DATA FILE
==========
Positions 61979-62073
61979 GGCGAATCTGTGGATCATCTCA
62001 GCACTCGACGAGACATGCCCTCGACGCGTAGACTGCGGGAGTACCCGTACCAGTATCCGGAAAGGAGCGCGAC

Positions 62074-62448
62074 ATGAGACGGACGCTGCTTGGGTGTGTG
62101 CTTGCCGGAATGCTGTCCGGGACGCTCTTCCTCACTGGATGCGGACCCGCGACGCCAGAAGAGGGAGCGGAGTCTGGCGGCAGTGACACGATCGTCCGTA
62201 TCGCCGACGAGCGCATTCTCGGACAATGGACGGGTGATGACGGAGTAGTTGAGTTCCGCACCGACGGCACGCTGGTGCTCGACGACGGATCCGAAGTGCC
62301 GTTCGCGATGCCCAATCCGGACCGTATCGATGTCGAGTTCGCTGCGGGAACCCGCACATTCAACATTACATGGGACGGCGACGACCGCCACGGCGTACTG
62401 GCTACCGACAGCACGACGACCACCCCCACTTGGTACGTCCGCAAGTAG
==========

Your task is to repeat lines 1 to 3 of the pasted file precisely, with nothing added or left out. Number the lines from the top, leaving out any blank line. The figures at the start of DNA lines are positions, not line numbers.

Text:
Positions 61979-62073
61979 GGCGAATCTGTGGATCATCTCA
62001 GCACTCGACGAGACATGCCCTCGACGCGTAGACTGCGGGAGTACCCGTACCAGTATCCGGAAAGGAGCGCGAC